A pity the Anglican Church – and other denominations – doesn't take such an uncomplicated approach. Archbishop David Moxon has said that the church in New Zealand may splinter as it struggles to deal with issues such as homosexuality, which have already caused serious rifts in Britain and the United States.
The New Zealand church led the way in 1990 when it ordained Dr Penny Jamieson as Bishop of Dunedin, the first woman in the world to hold such as position. The diocese went against conventional practise again this year when it ordained Juan Kinnear as a deacon at St Paul's Cathedral.
This gay debate brings into play the two factions of the church.
The fundamentalists who stick unquestioningly to dogma, arguing the Bible is strongly against homosexuality. On the other side are the pragmatists who struggle in their attempts to keep the church practical and relevant in the modern world.
As conservatives regard openly gay men in Parliament with disgust, it is reasonable to ask how they view those who hide their sexuality. Does it make any difference as long as they don't let their orientation get in the way of their job? Church leaders have turned up in court as adulterers, paedophiles, rapists, thieves and murderers. The Bibles teaches against those crimes and these men have been cast from their positions.
Homosexuality differs from those crimes in that it is less a learned trait than a genetic one. What is it that gives one bloke sweaty palms when a beautiful woman walks into the room while another man's pulse quickens at the sight of a good looking male.
Medical research suggests these are reactions that can be controlled; suppressed, yes, but not changed.
Legal opposition to same-sex orientation has been removed in this country but it will be a long time before religious attitudes change. This is sad. Churches preach tolerance, acceptance and honesty but, on this issue, they practise something quite different.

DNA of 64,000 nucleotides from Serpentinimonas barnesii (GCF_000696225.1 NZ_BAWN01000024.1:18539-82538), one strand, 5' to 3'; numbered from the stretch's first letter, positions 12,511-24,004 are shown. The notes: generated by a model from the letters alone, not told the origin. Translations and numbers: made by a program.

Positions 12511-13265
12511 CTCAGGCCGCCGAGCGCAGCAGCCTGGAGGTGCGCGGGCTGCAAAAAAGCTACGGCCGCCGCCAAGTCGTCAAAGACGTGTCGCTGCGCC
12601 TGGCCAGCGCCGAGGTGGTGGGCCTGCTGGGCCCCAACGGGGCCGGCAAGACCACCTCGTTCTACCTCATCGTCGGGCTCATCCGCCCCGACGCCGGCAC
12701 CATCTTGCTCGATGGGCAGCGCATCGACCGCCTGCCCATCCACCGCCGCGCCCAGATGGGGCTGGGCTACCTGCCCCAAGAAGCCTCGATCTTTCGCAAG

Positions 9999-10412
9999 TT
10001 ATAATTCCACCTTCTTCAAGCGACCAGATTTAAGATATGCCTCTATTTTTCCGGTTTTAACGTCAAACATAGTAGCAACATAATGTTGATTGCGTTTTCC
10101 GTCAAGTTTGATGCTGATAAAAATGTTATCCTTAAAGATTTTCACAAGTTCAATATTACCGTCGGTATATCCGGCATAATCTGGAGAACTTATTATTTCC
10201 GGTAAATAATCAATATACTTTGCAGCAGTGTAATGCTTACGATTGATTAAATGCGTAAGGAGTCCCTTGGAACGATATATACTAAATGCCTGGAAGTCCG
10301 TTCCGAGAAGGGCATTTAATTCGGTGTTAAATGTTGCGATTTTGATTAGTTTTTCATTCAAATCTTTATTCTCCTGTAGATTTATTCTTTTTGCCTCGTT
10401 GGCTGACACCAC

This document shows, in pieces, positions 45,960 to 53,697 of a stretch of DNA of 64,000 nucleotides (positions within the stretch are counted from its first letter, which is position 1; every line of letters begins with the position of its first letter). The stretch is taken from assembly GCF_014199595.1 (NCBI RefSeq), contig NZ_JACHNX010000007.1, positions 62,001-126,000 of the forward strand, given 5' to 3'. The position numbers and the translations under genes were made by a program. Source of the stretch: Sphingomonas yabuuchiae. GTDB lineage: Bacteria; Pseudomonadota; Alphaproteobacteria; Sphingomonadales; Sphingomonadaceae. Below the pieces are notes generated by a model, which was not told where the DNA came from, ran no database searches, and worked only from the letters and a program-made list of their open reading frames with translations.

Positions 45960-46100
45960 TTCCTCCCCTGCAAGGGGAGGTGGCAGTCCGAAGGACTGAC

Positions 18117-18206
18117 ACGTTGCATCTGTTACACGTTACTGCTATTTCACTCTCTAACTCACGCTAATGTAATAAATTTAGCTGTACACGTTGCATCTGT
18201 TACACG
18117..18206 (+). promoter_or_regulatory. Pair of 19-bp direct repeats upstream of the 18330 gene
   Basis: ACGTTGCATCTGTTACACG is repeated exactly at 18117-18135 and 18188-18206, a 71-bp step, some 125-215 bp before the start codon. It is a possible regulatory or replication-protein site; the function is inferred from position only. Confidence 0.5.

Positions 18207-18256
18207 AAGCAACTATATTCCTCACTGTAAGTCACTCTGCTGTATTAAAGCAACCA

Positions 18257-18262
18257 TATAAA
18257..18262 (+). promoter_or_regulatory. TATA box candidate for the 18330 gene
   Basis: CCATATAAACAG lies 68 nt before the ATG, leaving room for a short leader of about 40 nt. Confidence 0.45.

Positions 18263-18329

And the law allows them to do that. While it is unlawful to treat anyone differently based on sex or sexual orientation, religion is an exception, mainly for the sound reason that the state must never be allowed to come between a man and his god.
Church leaders must not hide behind that. A gay man suited for leadership should not be shut out simply because his makeup means his sexual preference is less mainstream.
The Catholic Church can hold its head high on that score. It makes no distinctions between gay and straight priests as long as they keep their sexuality to themselves and remain truly celibate.
Churches that allow their preachers to marry don't have the luxury of that fence-sitter approach.
The Presbyterian church in New Zealand this year banned homosexuals and de factos from being leaders, a sorry U-turn that pandered to far right conservatives braying from the front pews.
There is no easy answer here for the Anglican church, which is no comfort when it must show considered leadership. It will lose some members in the process but that is just part of reform, a concept on which the church was built during the 16th century.
As most churches selectively relax narrow beliefs to fit modern standards, the Anglicans should follow the lead of Dunedin Bishop George Connor in being more accepting, judging on ability rather than sexual preference.